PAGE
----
Without providing evidence that Viktor Yushchenko won the election, newspapers and pundits in the US and Europe all but insist that the West’s opposition candidate has been robbed of the presidency.
Although huge rallies in support of pro-Russian presidential candidate and Prime Minister Viktor Yanukovich barely make it to television screens, audiences around the Western world have probably all seen the laser-lit, plasma-screened Yushchenko rock concerts.
Speaking to Aljazeera.net on Tuesday, international relations expert Bulent Gokay, a senior researcher at Keele University in Britain, pointed out that a worryingly obvious fact is being overlooked.
“The two candidates, both Prime Minister Vickor Yanukovich and Yushchenko, have their roots in the same anti-democratic ruling elite which divided the wealth of the country after the collapse of the Soviet Union.”
Former US national security adviser Zbigniew Brzezinski noted in his 1997 book, The Grand Chessboard, that neither the West nor Russia can afford to lose Ukraine to its strategic and economic adversary.
So far from being a struggle between the forces of democracy and authoritarianism, the electoral battle being fought in Ukraine boils down to control of an important gas transit system next to strategic Caspian Sea oil and gas deposits, says Gokay.
Putin (R) has made no secret of his
“On the one hand Putin’s Russia wants to pull Ukraine into a closer sphere of influence … through various political, economic and military agreements – most notably through the giant gas monopoly Gazprom and UES.
“At the same time, the US and Western Europe are increasingly pursuing aggressively militarised polices since the end of the Cold War.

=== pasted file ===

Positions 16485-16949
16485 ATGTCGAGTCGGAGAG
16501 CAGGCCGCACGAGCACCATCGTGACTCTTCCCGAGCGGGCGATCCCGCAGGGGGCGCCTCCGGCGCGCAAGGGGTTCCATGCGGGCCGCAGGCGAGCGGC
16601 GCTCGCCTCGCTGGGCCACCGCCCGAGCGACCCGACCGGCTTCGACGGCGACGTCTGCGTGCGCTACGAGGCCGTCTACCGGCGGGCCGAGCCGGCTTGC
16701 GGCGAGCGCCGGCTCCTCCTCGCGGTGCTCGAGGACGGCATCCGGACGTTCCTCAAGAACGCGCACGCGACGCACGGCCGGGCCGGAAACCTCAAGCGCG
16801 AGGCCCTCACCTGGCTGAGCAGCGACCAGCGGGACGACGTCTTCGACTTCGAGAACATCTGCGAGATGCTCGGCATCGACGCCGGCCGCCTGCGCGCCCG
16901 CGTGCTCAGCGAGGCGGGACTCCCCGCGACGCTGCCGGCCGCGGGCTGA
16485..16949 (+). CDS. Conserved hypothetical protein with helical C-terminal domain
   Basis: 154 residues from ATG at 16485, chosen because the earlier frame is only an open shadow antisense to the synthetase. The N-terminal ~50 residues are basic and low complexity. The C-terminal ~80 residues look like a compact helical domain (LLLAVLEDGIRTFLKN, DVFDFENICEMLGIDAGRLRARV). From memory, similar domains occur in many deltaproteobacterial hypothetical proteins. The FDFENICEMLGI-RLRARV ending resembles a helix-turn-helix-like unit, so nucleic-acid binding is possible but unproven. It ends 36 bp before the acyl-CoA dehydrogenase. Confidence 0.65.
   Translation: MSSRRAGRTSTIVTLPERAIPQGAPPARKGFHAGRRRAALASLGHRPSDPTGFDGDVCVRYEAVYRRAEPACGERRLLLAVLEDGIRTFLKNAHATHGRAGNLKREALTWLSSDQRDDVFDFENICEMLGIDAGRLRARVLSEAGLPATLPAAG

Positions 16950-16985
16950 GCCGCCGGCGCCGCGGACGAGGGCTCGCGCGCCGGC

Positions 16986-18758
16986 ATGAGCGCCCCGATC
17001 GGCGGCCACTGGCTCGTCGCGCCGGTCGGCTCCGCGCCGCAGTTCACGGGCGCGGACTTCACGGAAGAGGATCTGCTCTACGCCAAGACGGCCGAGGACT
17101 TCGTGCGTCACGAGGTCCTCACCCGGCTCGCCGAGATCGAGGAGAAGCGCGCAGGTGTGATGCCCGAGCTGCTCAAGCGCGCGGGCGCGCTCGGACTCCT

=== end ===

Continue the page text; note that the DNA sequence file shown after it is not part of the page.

“Ukraine is a member of the GUUAM – a loose Nato funded alliance essentially dominated by Anglo-American oil interests, ultimately aiming to exclude Russia from the Caspian Sea.”
Such powerful interests have meant that Yushchenko has leapt from being a boring banker and opposition leader to a heroic leader of a democratic struggle.
The late Kiev-based analyst Professor James Mace was also taken aback by the growing ferocity of media support for Yushchenko – mysteriously promoted in the West as the cure for autocracy in the former Soviet republic.
“I cannot say that Viktor Yushchenko is above reproach as a political mastermind. He has a tendency to do things off the cuff … a reputation for inflexibility.
He is “not aware that compromise is sometimes the soul of governance. There are a number of people whom I know have either left his campaign or are in despair because of these things”, Mace added.
Yushchenko has already sworn
Moreover, while newspapers in the West report on Yanukovich’s criminal record dating back to the 70s – none have reported on rumours that Yushchenko has a few much more recent skeletons in the closet.
Accused of stealing millions of dollars from the Central Bank, Yushchenko is alleged to have pressured the General Prosecutor to drop yet more charges against running-mate Yulia Tymoshenko for fraud and embezzlement.
But if favourable coverage, pop music and young people demonstrating on your TV screens are not enough to convince a Western audience of Yushchenko’s amiability, some contorted “election facts” may always prove useful.
The 96% turnout in the eastern Russian-speaking district of Donetsk, the home town of Yanukovich, is cited as a highly suspicious indicator of fraud, especially since – as has been reported repeatedly – his voters were “bussed in” to vote.
But equally enormous turnouts in areas which support Yushchenko have not received the same suspicion.
And whereas Yanukovich’s final official score was 54%, the Western-backed president of Georgia, Mikhail Saakashvili, officially polled 96.24% of the vote in his country in January.